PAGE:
Tuesday, April 26, 2011

Fatu Hiva 2

Thursday dawned calm and clear, so I hopped in the kayak at first light and paddled around the bay at Hanavave. Its really a remarkable setting, with cliffs rising nearly vertically from the sea, and yet covered with palm trees, ironwood trees, and other unfamiliar vegetation. There were only two small spots at which I could land the kayak, so I soon headed back to the boat and swapped out the kayak for snorkeling gear. Vicki accompanied me.

Now we're talking! This is why I wanted to come to the South Pacific. Even with all of the runoff from the recent heavy rain, visibility is at least 40 feet, and the water is a remarkable deep blue color. The first fish we saw was a 5' long whitetip reef shark, which continued on its way without as much as a glance in our direction. Soon we had reached the edge of the bay, and were surrounded by a psychedelic array of reef fish, mostly under a foot in length, with an extraordinary variety of colors and patterns. Other than Moorish idols, we only recognized a few as similar to the fish in Mexico. There are no coral reefs on this volcanic island, but corals and sponges grow thickly in places, on the boulders and cliffsides that form the boundaries of this underwater realm. Soon we spotted a large, speckled moray eel, and soon after that, a sea turtle. We continued our circuit around the perimeter of the anchorage. After awhile, we retraced our path, reluctant to cross the deep center of the bay. But there was no need to worry, we never saw another shark.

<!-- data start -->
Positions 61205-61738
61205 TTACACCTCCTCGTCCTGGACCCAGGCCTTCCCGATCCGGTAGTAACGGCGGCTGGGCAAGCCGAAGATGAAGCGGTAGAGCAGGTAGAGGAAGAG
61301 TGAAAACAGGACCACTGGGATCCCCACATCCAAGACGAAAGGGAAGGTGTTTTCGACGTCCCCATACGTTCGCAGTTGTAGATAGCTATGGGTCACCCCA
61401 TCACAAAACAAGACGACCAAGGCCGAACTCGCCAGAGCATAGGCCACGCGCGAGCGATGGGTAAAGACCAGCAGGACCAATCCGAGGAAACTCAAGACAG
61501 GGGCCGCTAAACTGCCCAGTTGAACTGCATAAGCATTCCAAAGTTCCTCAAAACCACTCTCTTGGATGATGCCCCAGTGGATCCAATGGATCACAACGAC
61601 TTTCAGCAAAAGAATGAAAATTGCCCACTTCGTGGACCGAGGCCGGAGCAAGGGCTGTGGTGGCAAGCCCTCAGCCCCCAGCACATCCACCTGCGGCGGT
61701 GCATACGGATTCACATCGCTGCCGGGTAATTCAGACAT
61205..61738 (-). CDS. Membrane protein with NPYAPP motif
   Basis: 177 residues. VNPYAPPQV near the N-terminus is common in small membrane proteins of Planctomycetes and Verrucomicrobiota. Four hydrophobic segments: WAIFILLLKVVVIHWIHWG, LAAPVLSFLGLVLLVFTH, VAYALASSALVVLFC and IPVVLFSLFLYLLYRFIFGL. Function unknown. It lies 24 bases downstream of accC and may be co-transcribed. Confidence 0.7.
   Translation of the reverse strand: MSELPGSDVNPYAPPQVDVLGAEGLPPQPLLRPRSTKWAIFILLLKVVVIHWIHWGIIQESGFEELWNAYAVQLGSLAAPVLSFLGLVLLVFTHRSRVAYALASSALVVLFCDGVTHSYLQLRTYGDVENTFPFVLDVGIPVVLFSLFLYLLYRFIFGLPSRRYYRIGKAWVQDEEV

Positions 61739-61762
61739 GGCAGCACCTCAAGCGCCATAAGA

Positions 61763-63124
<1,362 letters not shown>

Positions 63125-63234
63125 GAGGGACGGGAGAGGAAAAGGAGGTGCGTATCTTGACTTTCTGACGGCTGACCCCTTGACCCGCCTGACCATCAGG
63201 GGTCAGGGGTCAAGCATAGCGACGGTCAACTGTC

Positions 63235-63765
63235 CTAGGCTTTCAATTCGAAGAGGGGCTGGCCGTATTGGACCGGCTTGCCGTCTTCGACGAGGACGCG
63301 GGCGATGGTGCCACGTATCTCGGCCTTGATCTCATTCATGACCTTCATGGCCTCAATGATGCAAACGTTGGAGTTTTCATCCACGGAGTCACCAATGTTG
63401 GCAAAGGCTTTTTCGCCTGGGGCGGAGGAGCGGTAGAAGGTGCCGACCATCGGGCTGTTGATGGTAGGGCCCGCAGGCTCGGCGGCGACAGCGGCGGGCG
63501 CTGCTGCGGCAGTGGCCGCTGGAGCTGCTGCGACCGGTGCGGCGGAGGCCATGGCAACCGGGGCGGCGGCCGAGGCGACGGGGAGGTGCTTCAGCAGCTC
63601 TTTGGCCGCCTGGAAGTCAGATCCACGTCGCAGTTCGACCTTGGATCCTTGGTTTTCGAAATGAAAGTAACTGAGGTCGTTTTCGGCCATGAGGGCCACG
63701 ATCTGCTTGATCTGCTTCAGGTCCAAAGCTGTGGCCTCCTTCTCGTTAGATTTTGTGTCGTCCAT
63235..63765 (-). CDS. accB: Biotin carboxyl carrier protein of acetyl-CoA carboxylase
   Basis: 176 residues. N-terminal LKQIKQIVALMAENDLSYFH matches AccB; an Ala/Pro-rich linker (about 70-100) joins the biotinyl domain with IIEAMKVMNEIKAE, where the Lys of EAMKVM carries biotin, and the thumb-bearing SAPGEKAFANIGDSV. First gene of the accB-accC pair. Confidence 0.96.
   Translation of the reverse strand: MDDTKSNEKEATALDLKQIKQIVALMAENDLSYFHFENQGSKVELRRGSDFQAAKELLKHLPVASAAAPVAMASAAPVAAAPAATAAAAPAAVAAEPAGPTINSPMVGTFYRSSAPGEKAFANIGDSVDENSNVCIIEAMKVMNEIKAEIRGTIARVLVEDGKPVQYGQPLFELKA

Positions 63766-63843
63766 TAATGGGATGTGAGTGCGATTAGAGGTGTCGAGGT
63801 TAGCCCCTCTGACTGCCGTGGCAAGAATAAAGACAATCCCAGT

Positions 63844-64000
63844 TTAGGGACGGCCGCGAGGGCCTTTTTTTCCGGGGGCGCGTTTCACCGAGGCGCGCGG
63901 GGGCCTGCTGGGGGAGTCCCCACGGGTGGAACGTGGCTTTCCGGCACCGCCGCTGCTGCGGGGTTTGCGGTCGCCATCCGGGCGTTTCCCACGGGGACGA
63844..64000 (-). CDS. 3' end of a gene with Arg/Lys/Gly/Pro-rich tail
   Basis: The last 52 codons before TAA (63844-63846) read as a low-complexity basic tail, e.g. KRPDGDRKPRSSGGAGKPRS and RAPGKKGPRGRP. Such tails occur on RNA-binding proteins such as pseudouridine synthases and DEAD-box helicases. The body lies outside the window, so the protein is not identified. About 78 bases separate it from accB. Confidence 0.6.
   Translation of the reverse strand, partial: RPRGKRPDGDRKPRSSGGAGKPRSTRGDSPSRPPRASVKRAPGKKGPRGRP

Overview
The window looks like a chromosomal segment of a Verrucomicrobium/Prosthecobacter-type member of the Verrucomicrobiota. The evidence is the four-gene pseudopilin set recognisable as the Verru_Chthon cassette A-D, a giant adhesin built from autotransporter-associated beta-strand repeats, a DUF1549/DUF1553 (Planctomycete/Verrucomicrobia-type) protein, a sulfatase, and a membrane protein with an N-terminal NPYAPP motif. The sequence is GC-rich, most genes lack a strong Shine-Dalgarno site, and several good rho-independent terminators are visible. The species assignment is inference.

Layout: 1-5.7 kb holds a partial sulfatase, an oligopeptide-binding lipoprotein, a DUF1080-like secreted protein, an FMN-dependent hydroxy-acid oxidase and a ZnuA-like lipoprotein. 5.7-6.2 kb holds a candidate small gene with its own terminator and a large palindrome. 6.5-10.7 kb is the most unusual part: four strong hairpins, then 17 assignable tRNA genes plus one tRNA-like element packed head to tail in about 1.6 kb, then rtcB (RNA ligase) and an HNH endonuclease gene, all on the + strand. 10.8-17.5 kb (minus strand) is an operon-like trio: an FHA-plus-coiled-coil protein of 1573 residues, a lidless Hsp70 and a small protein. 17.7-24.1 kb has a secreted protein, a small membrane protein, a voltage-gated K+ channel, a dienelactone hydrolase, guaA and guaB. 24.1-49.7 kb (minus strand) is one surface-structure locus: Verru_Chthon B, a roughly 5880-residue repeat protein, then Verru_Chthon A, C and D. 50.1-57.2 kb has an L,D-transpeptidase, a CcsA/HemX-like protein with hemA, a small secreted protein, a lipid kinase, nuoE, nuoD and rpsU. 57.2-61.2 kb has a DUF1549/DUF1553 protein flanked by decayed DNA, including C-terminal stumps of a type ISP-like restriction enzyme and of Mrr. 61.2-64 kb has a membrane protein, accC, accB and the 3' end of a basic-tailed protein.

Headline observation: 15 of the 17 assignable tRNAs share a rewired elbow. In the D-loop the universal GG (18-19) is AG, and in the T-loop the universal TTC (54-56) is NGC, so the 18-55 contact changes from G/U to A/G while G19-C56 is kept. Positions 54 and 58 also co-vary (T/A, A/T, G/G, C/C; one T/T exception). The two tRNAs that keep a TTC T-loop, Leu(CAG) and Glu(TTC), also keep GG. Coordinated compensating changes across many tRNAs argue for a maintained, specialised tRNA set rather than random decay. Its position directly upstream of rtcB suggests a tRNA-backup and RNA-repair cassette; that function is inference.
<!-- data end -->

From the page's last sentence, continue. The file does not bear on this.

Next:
The highlight of the dive came as we were passing close by the large French catamaran, Charade. Below and to one side was a manta ray, just hanging out. This was only a modestly sized manta, about 5 feet from wingtip to wingtip (they can grow to over 20 feet). It was not at all shy, and allowed me to make several close approaches as it glided back and forth near the catamaran. The captain told me that it was there every day since they had arrived.

We finally decided it was time to head back to the boat. Thankfully we had gotten up and done this early in the day, because before long, the rain resumed with the same intensity as the day before, and the bay turned chocolate brown.

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